Steve: Gender studies? Uh, I’ve heard about that. But Danny is a traditional boy who likes riding his bike in the mud and Molly is a girl who likes to dress up her dolls. And Andrea and I are just fine with that.
Me: Hah! Say that in a school in Weirdifornia and you might be arrested as a Neanderthal. In fact, in much of the state your kids can be brainwashed on sexual and gender matters, and you’ll never know about it. In Ventura, for example, lawyers recently gave a webinar which gave teachers suggestions on how to encourage their students to embrace a new gender identity without their parents finding out. Also, at a CTA conference in October 2021, teachers were advised on “best practices for subverting parents, conservative communities and school principals on issues of gender identity and sexual orientation.” And late last year, AB 1184, a bill cosponsored by Planned Parenthood, became law. This “prohibits insurance companies from revealing to the policyholder the ‘sensitive services’ of anyone on their policy, including minor children (starting at age 12), even though the policy owner is financially responsible for the services.” The term “sensitive services” refers to all health care services related to mental or behavioral health, sexual and reproductive health, sexually transmitted infections, substance use disorder, gender affirming care, etc. The bill doesn’t detail the kindly sounding “gender affirming care,” but as defined by the University of California, San Francisco, it’s hormone therapy and a laundry list of surgeries including vaginectomy, scrotoplasty, voice modification, etc., ad nauseam.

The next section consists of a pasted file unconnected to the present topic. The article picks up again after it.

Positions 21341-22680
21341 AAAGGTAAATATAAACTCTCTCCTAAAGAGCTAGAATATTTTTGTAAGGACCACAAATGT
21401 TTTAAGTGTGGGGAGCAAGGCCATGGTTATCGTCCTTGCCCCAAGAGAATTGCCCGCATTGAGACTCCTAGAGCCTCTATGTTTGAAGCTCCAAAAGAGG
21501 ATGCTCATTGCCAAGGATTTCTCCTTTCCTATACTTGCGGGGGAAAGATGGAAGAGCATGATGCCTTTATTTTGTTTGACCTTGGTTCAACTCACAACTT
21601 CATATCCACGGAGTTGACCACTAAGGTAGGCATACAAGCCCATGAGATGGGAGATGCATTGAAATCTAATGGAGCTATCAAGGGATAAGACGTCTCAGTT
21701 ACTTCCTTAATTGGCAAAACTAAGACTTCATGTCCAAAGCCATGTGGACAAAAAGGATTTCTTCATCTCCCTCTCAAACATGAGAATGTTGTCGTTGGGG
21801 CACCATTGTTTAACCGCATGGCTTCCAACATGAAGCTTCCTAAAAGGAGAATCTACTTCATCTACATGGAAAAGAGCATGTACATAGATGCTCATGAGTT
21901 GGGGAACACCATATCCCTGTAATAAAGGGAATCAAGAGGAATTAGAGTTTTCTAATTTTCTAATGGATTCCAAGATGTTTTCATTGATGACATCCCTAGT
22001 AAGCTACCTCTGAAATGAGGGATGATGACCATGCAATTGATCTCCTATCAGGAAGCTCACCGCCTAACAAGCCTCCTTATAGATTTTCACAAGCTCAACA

Steve: I’m speechless! Is there any time left to teach – I don’t know – math?
Me: Oh yes! But not in a way you would recognize. Still a work in progress, the new state math framework has not been finalized yet. One version had suggested that finding the right answer “and showing your work” is a symbol of white supremacy. Social justice reigns supreme in the state, you see. Another iteration of the framework stressed “student-led instruction.” But it’s been shown repeatedly that direct instruction led by a qualified teacher is more effective in teaching the subject. The only good news is that as of June 30, thanks to public outcry, the state Department of Education temporarily postponed adoption of the framework. But we do have AB 101 on the books. It requires all California high school students to take a one-semester ethnic studies class to graduate, starting in the 2029-2030 school year. While the state has issued a controversial model curriculum, it will be up to each individual school district to determine content. With 1,037 districts in the state, school board meetings over the next few years will be bloody battlegrounds.